Newcomers Guide To Champions Day
For the newcomer to horseracing, the action on Champions Day at Turffontein Racecourse this Saturday provides an opportunity to learn about the sport.
And what better way to do it than in the Intercontinental Village, soaking in a number of experiences and foods from around the world. Whether you want a taste of Mexico, China, Greece, Lebanon, India, Italy or good old fashioned South African braaivleis, we’ve got you covered.
While the food and fun form an integral part of the afternoon, it’s the efforts of the equine stars on the track that will be the talking point of the afternoon.
Here are some pointers for the big day with a few things to look out for. Impress your friends with some of the lingo.
Feature Race: There are nine of these on the day and these races are reserved for some of the better horses. You don’t simply waltz into these events
Nursery: As the same suggests, races with the Nursery attached to it are reserved for young horses. Both the SA Nursery and the SA Fillies Nursery are reserved for two-year-olds. Look out for the future stars in races four and five.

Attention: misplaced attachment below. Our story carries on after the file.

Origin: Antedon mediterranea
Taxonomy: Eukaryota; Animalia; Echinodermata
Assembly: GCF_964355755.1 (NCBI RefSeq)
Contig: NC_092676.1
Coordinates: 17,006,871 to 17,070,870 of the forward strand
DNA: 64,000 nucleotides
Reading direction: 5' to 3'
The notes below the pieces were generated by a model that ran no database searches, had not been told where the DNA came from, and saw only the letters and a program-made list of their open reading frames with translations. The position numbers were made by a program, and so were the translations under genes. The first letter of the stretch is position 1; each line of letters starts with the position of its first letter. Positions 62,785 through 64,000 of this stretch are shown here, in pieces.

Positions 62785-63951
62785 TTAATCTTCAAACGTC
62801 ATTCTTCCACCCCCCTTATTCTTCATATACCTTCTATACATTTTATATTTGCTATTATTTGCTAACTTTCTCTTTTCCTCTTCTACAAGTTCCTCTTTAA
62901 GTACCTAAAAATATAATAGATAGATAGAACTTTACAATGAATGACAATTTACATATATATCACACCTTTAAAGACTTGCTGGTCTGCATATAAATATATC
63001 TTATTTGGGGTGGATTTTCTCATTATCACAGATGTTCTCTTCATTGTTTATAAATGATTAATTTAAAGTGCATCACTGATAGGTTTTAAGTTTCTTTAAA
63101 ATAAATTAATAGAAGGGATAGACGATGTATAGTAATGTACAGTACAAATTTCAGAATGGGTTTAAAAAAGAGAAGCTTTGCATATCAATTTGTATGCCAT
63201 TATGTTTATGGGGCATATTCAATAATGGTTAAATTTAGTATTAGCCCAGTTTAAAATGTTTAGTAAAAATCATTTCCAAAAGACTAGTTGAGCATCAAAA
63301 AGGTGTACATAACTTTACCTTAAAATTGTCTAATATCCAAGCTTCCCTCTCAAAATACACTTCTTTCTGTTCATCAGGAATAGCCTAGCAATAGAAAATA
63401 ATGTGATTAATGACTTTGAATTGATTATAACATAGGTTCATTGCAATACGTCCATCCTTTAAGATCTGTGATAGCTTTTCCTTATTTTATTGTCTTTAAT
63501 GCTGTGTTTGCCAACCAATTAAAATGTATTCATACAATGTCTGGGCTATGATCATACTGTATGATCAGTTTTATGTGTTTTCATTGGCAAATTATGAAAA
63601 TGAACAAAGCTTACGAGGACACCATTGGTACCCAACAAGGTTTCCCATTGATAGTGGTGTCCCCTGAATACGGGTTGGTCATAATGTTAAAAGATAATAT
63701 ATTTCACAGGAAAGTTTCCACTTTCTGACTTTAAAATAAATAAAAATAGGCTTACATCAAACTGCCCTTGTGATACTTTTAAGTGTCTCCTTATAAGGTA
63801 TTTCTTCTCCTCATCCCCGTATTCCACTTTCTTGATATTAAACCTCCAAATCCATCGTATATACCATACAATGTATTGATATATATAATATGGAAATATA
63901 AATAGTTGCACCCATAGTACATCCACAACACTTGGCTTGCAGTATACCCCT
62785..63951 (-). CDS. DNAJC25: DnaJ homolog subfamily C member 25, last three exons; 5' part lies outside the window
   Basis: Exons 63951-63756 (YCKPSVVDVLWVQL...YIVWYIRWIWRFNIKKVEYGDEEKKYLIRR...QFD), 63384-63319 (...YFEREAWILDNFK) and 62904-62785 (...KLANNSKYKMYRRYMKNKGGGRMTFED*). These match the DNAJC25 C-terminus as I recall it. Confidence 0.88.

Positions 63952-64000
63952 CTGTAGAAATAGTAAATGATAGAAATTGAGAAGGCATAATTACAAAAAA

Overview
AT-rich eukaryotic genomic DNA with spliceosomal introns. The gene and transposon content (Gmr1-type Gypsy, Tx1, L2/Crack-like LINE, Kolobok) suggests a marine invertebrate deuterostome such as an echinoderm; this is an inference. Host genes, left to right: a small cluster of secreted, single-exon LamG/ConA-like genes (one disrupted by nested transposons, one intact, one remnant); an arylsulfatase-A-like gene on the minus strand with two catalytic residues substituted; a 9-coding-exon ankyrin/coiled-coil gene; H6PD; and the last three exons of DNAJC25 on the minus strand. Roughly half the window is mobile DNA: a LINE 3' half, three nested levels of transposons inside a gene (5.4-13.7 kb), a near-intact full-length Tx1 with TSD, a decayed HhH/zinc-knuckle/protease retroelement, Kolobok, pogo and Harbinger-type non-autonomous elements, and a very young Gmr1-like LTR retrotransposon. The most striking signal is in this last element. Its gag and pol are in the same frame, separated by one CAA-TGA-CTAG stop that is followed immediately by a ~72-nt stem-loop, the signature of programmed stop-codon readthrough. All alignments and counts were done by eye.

3200m: The longest race on the day. It sees the field in the Gold Bowl (Grade 3) start in the home straight before doing a full circuit of the racecourse. This is a great chance to experience the start of a race from next to the rail.
Computaform Sprint: As the name suggests, this race is a dash up the home straight and will be over in a flash. The 1000m trip will be covered in less than a minute, the sounds of hooves charging up the width of the track will be a serious thrill to experience.
Grade One: You’ll notice this term pops up a couple of times in the race card for Champions Day. This is the highest level of racing you can get and these are the races you want to be winning as an owner. They carry impressive stake money, add value in the breeding shed and of course, bragging rights.
Blinkers: You’ll notice some horses wearing what looks a hood with cups attached on the side. These are known as blinkers and are used to get the horses looking straight and focusing on the task at hand.